[LMB] OT: President Hancock (was spammer alert, was do we like the same books)

Harimad harimad2001 at yahoo.com
Sun Sep 30 03:59:50 BST 2007


> Paula wrote:
> John Hancock (who actually rather than Washington was the
> first President of the United States of America, but under
> the Articles of  Confederation

That's an imaginative interpretation but I can't say that I agree for
two reasons.

One: The Articles of Confederation established a _confederation_
characterized, legally, by very weak central government.  The
Constitution established a _federal republic_ with a moderately
strong central government.  I disagree that these two legal entities
are the same nation, despite having the same name.

Two: I can't figure out how you get Hancock as first, even if one
accepts your argument that the nation established under the Articles
of Confederation is the same as that established under the
Constitution.  

2A: Hancock was the third president of the Second Continental
Congress, and during his time in office the Declaration of
Independence was signed.  But the Declaration did not legally
establish a nation*, so Hancock could not have been President of the
(a?) US as a result of the DoI being passed during his tenure.

2B: Hancock was seventh presiding officer of the assembly established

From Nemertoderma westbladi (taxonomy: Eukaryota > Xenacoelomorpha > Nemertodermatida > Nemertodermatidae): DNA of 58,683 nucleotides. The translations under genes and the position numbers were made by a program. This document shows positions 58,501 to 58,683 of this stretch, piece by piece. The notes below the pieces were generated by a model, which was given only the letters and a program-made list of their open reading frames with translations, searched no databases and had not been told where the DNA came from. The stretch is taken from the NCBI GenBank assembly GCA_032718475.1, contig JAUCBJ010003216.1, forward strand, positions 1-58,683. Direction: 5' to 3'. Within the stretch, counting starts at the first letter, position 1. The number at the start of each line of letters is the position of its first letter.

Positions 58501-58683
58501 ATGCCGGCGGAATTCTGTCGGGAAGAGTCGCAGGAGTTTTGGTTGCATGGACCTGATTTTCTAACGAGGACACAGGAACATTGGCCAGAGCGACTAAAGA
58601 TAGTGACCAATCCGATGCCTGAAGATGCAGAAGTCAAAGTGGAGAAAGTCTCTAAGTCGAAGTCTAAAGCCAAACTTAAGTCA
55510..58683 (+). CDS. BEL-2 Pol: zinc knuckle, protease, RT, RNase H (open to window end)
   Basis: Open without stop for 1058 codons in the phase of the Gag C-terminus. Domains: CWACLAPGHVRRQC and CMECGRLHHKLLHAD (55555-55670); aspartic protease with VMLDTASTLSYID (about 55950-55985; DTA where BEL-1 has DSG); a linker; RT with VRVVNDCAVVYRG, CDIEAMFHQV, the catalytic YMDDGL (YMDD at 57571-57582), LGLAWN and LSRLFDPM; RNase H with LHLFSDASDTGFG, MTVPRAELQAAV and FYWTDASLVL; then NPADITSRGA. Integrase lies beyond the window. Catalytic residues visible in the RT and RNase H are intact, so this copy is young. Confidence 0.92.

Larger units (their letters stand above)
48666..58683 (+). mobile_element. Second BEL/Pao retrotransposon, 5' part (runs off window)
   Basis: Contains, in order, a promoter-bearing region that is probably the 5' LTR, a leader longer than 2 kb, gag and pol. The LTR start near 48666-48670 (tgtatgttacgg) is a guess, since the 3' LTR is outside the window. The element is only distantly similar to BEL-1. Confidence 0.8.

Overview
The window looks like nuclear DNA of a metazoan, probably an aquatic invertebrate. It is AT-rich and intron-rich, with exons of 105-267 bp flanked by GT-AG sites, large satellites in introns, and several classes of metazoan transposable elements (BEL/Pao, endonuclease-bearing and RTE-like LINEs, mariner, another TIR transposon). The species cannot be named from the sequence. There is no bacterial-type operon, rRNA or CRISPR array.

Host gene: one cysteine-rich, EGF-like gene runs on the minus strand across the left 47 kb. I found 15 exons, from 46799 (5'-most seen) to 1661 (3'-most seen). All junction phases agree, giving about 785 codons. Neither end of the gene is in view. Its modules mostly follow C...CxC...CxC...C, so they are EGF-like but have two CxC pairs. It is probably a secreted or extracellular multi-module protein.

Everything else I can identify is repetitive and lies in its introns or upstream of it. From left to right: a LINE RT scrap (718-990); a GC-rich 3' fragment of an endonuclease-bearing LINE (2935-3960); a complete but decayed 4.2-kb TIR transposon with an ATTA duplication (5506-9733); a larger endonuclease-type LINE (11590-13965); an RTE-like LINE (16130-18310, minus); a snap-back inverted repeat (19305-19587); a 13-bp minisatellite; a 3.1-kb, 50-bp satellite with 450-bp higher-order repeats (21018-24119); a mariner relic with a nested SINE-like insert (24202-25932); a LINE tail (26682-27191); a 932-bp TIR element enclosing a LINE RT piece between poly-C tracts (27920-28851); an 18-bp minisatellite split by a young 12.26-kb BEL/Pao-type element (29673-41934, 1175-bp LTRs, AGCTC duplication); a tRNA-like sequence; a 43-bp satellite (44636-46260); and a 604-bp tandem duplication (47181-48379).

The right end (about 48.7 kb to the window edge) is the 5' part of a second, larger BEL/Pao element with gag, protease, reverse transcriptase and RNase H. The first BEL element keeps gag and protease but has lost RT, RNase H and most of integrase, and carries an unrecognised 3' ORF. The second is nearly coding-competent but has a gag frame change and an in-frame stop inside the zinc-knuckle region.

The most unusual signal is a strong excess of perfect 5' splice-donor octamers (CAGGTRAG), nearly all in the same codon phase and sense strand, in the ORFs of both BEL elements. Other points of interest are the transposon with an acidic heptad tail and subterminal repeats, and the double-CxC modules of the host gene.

by the Articles of Confederation.  The title for this position was
"President of the United States in Congress Assembled."  Even had he
been the first, his election as "President" made him presiding
officer of a legislature, not chief executive of a nation.

Bonus question: Why did those particular colonies decide to rebel and
not any of the rest?  There's nothing magical about those particular
colonies (although questions are subtly discouraged by most history
books by addressing colonial history only of the ones that did rebel,
and by how the books' maps have those colonies in detail and the
other sister colonies in faded colors if at all) and it wasn't
obvious at the time that, say, the anglophone parts of Quebec (which
at the time included chunks of what is now Ontario) wouldn't join, or
the New Brunswick.

- Harimad


* The Declaration of Independence is 13 colonies telling their mother
government why they decided to rebel.  It says nothing about how the
13 would arrange themselves if/when they succeeded.


       
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